Fragile X Syndrome and Autism: Common Developmental Pathways?
Identifying atypical trajectories that distinguish children with differing developmental disorders from each other and from typically developing children is a potentially powerful tool for early ascertainment and treatment of syndrome specific proficiencies and deficiencies. The past decade has seen unparalleled advances in the fields of molecular genetics, pediatrics, developmental cognitive neuroscience and brain imaging. Collaboratively, these advances have facilitated our understanding of how genes can impact upon early development, through the identification of specific patterns of cognitive and behavior processing and the deficits in these domains that are typical to a specific developmental disorder. These advances have also made early diagnoses possible for many developmental disorders, including those for which genetic etiology has yet to be determined, such as is the case for most individuals with autism, or disorders such as fragile X syndrome that result from the silencing of a single gene. This early identification necessitates thorough investigation of the impact of a condition across the lifespan beginning in early childhood when interventions are most likely to have significant benefit. This is especially relevant for disorders that at first glance appear to share overlapping behavioral and clinical symptomology. In the case of autism and fragile X syndrome, commonalties in social and communication profiles are now well documented in early childhood. However, to what degree symptom overlap implies common developmental pathways or etiologies remains unclear. The focus of this review will be to critically evaluate whether so called 'commonalities' in phenotypic outcomes actually reflect very different developmental pathways that diverge over developmental time and across syndromes. More detailed knowledge of these profiles will facilitate early timing of tailored interventions that will promote optimal development resulting in significant educational, clinical, and adaptive benefits across a child's lifespan.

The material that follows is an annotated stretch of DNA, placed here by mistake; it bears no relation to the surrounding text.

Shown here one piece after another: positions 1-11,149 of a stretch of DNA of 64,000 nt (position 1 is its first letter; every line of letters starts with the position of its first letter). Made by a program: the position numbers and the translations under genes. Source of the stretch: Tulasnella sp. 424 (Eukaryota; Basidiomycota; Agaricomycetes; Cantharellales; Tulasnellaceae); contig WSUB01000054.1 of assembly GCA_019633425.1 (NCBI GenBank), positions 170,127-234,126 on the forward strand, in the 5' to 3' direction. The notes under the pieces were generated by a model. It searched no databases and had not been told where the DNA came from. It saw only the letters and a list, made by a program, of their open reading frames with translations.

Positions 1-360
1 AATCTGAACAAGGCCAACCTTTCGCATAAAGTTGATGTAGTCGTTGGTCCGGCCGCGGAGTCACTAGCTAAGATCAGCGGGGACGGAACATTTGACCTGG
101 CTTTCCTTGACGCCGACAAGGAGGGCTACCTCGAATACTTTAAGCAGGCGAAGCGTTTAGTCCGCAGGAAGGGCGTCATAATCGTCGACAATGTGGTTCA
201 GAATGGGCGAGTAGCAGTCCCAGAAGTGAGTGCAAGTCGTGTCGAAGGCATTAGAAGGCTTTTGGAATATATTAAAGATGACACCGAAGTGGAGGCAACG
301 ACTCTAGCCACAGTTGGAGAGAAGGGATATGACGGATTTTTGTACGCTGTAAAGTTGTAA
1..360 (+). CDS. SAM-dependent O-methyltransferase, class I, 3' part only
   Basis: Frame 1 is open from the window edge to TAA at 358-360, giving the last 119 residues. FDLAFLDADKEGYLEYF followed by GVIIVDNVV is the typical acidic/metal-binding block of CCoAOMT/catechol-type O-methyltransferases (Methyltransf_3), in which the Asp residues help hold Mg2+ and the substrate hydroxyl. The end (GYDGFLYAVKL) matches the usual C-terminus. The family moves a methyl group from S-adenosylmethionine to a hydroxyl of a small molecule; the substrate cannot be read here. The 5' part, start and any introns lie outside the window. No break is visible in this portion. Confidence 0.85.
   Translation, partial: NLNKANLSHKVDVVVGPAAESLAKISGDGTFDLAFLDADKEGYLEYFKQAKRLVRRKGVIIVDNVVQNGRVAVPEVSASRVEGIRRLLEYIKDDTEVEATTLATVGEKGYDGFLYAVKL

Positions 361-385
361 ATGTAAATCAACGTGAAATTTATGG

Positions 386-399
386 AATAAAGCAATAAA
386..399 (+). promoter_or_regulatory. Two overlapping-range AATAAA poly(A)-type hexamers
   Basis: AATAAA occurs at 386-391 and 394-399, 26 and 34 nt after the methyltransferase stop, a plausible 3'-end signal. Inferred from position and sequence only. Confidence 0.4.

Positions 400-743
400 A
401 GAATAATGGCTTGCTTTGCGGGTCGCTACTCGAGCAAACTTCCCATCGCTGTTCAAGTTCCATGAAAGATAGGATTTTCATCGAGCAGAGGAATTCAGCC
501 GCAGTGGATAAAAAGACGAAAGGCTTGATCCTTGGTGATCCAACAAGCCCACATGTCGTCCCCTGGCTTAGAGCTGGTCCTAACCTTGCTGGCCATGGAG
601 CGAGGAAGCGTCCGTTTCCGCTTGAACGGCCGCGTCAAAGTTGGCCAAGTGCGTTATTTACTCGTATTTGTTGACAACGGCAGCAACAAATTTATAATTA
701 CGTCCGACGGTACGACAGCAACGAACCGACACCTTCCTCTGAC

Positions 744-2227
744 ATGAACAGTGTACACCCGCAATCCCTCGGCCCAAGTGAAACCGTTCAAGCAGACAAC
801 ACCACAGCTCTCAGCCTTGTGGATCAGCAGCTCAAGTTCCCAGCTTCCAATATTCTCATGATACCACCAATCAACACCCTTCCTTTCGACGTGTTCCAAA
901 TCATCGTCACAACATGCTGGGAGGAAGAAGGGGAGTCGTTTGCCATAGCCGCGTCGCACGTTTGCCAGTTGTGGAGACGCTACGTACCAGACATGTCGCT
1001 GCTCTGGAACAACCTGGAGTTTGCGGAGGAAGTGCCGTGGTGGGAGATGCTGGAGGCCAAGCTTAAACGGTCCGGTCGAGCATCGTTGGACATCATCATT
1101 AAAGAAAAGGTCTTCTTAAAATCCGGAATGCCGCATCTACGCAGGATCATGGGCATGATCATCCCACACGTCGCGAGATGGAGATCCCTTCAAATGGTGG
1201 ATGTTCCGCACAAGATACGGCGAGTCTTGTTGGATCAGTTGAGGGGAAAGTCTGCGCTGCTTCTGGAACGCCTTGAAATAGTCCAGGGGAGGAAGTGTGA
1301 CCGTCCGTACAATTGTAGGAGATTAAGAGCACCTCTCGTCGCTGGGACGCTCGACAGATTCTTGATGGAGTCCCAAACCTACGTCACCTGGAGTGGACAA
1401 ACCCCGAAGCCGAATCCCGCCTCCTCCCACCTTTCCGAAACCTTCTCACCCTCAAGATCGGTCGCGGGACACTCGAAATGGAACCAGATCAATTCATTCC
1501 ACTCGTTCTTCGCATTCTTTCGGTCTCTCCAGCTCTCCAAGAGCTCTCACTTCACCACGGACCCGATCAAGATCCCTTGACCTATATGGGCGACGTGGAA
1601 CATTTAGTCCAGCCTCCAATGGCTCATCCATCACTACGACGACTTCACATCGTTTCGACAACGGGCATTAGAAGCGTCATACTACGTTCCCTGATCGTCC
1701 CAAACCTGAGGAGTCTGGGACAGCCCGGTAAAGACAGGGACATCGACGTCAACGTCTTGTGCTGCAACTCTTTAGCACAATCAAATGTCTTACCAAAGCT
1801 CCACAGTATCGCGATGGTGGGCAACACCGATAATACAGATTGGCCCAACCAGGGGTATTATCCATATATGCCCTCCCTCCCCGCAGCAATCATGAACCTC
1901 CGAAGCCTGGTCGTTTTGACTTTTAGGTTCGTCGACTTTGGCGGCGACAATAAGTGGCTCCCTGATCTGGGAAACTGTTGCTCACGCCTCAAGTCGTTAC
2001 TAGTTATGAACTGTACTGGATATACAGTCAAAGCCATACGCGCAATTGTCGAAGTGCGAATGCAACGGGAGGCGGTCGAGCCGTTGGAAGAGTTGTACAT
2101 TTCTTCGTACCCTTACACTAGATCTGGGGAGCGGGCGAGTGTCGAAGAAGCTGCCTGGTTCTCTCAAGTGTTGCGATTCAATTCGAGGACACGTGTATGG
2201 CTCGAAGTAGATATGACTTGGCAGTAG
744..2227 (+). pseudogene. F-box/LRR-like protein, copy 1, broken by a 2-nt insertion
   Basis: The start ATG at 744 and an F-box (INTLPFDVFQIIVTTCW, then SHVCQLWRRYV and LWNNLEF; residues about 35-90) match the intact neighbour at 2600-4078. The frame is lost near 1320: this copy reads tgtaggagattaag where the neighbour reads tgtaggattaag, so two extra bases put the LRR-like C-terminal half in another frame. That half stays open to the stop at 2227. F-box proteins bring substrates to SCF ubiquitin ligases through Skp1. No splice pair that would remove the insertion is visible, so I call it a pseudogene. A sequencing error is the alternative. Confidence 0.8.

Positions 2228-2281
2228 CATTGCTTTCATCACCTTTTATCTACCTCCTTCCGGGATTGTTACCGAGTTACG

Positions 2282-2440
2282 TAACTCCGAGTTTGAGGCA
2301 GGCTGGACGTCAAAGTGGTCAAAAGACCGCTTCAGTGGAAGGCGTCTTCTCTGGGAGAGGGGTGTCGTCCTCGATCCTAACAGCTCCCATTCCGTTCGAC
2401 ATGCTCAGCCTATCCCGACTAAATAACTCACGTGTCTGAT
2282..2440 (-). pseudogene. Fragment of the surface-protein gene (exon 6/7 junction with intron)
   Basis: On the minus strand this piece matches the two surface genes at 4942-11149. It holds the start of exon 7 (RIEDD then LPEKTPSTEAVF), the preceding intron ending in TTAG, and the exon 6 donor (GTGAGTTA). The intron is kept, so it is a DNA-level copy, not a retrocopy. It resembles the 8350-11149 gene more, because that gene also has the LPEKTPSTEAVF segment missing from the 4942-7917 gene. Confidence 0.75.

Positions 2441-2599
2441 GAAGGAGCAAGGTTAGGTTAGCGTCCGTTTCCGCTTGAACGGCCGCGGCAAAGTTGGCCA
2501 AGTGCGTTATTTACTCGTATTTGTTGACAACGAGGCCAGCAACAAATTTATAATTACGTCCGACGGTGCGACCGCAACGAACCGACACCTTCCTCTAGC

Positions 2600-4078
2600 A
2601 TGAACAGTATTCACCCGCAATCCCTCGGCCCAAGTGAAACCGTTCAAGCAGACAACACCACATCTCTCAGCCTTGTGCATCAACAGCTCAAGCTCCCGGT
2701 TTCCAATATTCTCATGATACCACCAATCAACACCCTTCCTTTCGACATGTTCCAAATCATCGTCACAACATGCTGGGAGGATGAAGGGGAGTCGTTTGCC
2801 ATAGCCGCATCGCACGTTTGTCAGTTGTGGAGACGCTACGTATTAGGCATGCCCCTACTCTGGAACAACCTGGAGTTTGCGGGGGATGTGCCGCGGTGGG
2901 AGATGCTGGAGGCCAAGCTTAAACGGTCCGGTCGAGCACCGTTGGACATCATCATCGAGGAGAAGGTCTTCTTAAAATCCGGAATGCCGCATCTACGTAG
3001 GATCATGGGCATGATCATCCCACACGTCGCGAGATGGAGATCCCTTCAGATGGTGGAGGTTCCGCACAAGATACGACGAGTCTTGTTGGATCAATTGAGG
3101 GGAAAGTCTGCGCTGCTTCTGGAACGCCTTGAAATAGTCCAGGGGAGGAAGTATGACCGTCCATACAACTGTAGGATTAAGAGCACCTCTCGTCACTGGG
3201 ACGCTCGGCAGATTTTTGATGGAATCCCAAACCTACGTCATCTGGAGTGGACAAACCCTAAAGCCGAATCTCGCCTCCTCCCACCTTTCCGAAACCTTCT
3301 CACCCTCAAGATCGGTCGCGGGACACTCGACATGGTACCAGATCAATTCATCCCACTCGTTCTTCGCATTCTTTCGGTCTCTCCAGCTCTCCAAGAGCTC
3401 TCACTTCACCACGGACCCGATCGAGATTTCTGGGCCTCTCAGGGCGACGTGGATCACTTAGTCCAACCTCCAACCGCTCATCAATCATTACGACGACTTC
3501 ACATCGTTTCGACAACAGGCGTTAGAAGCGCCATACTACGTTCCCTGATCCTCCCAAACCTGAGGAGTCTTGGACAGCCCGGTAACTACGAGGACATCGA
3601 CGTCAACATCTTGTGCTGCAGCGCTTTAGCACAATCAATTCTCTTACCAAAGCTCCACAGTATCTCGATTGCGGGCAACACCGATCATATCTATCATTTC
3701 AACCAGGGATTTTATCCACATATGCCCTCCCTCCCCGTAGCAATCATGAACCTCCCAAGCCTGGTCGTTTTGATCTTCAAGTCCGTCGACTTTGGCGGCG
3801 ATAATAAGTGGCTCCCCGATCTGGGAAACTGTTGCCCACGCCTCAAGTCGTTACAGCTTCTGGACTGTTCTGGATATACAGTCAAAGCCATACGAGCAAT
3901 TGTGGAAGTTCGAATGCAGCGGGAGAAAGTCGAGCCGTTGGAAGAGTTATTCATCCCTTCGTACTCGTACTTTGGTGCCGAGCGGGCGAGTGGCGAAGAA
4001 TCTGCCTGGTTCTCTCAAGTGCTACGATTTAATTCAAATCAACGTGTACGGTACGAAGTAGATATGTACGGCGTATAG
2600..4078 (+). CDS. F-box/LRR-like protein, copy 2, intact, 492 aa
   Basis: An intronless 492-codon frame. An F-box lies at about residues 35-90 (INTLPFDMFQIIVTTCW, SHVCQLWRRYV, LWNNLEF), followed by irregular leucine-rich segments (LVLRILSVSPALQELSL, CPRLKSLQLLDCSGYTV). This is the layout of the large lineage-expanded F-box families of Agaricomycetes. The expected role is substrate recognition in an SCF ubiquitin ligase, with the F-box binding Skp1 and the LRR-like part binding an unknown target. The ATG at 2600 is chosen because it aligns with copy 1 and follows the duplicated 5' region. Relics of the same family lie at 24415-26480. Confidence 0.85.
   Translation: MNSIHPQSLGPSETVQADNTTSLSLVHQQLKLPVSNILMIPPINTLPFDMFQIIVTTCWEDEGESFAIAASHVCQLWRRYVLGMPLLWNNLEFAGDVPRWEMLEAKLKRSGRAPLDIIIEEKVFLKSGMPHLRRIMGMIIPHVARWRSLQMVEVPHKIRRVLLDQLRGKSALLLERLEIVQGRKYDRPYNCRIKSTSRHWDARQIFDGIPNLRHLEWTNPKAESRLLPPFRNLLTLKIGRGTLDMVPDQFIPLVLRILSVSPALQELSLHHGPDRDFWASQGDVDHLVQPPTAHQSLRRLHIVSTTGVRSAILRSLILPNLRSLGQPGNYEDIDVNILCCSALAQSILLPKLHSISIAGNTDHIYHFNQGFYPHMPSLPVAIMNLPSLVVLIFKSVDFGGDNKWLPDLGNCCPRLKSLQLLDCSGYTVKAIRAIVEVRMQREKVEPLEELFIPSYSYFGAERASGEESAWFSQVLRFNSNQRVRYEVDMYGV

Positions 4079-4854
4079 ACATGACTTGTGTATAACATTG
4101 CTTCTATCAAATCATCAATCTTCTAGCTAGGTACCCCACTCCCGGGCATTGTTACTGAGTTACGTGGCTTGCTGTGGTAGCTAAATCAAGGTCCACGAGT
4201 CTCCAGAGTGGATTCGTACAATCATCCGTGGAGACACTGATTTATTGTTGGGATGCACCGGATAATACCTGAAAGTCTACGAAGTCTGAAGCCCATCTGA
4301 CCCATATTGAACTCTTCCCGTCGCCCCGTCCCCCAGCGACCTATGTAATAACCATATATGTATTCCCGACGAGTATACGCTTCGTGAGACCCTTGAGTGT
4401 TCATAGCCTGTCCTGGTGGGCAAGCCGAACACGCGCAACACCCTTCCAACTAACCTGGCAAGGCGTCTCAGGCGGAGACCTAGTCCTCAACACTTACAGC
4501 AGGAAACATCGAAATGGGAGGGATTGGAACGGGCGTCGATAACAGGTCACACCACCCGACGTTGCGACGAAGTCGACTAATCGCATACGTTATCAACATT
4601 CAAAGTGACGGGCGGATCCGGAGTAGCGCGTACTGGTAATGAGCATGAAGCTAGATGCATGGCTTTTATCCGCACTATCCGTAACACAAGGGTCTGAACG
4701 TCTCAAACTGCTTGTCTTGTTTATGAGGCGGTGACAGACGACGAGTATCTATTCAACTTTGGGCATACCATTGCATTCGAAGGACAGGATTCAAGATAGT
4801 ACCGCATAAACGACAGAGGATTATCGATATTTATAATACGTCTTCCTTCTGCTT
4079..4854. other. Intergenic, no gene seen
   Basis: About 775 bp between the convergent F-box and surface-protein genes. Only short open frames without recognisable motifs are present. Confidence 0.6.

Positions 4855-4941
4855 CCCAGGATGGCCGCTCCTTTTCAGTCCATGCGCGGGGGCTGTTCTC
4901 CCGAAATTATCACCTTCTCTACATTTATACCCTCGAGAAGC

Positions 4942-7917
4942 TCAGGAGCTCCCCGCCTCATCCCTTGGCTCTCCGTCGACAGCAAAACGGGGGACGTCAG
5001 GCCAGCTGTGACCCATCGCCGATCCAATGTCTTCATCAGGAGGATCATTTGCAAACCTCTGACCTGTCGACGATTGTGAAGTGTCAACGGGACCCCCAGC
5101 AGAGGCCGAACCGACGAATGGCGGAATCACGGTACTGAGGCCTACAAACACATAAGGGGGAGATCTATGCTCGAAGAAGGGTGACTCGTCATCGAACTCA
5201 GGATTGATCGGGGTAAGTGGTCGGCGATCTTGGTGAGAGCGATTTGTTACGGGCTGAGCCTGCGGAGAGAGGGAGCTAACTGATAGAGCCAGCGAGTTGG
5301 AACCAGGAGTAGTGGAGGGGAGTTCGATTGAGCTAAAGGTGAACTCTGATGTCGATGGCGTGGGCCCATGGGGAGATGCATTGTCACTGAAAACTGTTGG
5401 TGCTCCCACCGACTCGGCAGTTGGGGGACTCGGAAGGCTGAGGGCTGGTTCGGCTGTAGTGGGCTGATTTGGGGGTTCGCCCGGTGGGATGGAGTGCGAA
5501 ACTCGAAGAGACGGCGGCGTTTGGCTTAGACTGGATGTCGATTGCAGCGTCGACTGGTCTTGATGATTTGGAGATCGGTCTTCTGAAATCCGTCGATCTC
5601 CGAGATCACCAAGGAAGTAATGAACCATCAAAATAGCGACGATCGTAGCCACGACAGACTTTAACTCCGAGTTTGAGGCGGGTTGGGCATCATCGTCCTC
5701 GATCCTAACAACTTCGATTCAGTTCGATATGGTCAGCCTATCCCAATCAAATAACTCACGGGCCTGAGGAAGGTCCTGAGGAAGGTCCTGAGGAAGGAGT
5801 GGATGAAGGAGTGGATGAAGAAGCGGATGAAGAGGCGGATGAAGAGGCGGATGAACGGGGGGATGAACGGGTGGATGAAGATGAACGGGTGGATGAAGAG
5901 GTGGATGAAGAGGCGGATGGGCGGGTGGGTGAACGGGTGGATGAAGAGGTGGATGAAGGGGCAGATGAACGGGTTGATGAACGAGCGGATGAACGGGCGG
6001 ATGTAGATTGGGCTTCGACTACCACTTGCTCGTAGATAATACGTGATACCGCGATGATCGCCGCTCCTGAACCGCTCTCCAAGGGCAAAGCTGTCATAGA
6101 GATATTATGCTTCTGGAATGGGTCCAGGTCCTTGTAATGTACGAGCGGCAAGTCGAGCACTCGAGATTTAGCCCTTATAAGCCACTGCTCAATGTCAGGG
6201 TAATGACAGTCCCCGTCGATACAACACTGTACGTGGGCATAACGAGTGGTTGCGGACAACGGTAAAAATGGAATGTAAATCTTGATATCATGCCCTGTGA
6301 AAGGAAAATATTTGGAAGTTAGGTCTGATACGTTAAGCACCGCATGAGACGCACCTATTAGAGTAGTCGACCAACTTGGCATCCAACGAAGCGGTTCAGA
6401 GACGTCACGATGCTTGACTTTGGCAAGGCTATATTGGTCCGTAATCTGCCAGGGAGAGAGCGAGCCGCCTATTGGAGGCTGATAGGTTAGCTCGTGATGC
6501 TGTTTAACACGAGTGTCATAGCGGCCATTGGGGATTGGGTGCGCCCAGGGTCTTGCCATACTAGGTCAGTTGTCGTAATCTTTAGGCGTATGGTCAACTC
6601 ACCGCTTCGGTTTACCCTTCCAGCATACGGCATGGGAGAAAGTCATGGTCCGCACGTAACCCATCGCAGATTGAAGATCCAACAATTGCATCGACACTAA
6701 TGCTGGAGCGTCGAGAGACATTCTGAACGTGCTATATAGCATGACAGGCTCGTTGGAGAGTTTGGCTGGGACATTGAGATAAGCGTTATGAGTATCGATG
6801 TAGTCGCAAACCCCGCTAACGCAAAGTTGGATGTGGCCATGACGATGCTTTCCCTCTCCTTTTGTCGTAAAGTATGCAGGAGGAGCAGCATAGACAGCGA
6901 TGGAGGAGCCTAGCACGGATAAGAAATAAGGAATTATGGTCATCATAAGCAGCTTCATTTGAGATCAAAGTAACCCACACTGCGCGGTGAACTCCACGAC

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Document Type: Research Article
Affiliations: McGill University, 3700 McTavish Street, Montreal, H3A 1Y2, Canada.
Publication date: 01 February 2007
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